EUGENE, Ore. — It is easy to remember to protect ourselves from the elements, but what about our pets?
Dr. Jerry Boggs DVM of the Bush Animal Hospital says coats and boots for animals can help keep man’s best friend safe this winter.
“The raincoats, as silly as they might look, for dogs, i think, that live in our houses, that are used to the warm temperatures, that walk outside in the rain,” said Dr. Boggs.
But what about dog boots?
“The booties, certainly up in the snow can have some relevance, depending on the type of animal, what they are doing to keep the snow off their feet,” Dr. Boggs said. “For some individuals it may be a fashion point, but it can be particularly useful; especially for small animals, short-coated animals.”
There are common winter activities that could end with a trip to the vet. Cuddling up by the fire in the winter sounds good to our pets too, but watch out for those home heat sources that could burn your cat or dogs paws.
“Not an uncommon thing, is that people heat with wood stoves, with pelted stoves, and those stoves sit around during the year and are never a problem; cats jump up on them. Then they put a little wood in them and they get hot…We have seen terrible burns associated with that also,” Dr. Boggs said.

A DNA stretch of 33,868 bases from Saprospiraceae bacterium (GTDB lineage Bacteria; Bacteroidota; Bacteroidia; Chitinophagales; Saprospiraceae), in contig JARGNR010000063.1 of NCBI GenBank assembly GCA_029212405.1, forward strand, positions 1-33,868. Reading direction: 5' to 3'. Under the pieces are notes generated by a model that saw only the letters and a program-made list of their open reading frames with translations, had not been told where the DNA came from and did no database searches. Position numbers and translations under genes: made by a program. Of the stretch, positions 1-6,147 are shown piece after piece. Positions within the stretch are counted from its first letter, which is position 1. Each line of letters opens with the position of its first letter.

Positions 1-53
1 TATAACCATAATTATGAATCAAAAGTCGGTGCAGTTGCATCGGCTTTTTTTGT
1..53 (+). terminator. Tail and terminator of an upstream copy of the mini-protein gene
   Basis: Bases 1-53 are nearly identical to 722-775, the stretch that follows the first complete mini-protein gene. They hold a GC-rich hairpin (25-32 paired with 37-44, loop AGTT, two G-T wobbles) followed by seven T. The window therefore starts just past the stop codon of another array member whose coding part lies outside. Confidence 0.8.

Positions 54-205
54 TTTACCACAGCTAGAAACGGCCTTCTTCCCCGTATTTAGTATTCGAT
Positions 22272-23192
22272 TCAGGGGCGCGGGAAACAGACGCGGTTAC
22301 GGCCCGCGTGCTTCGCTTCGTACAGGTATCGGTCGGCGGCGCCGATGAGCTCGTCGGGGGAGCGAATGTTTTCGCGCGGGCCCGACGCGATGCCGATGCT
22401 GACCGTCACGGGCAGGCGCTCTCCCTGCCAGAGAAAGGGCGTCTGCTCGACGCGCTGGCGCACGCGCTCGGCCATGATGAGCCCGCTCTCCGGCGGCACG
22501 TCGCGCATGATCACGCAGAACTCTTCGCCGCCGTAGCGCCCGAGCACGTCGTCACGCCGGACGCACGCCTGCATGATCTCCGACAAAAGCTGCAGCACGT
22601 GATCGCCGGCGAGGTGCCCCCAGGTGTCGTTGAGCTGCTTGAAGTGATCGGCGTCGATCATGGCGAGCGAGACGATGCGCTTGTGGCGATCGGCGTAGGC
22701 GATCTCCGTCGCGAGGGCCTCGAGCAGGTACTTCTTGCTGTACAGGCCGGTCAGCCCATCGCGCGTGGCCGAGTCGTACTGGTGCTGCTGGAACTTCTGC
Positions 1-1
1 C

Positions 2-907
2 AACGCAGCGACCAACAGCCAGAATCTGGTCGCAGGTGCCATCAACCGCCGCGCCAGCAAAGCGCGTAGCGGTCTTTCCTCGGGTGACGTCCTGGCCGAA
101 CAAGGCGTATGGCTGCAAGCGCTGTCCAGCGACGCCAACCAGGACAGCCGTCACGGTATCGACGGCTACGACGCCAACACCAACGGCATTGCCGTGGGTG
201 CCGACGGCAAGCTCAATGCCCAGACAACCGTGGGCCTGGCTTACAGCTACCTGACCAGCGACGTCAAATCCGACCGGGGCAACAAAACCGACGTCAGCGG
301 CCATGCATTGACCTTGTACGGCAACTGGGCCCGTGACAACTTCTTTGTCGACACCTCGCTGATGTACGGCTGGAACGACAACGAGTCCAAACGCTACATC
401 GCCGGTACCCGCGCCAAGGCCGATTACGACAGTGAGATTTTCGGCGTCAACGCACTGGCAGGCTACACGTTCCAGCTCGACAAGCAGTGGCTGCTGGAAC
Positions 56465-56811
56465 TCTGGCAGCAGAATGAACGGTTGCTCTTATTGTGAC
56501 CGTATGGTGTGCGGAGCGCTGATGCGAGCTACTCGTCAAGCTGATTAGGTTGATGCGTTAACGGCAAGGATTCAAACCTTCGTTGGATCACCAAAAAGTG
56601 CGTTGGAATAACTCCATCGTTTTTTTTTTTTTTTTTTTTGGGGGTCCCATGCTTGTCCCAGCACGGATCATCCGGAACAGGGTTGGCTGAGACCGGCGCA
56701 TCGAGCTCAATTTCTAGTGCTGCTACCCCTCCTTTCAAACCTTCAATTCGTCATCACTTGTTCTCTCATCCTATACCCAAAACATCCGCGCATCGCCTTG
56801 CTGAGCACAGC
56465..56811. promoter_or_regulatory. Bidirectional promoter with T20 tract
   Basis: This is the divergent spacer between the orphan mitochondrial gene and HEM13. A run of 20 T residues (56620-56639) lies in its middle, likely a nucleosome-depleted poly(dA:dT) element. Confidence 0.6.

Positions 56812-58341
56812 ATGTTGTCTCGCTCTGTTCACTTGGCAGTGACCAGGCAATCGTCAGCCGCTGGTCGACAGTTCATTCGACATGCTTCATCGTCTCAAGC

When it comes to snow, dogs love to play in the white stuff; but, watch out for dehydration and in extreme cases, hypothermia.
“When going up in the mountains, a lot of times people forget how cold it could be and animals aren’t used to that, running in the snow just like the rest of us; it can be exhausting, they can become dehydrated,” Dr. Boggs said.
And although snow at lower elevations is uncommon, overnight temperatures can fall below freezing. If you have an outdoor pet, it is important to check their water bowl and make sure it isn’t frozen.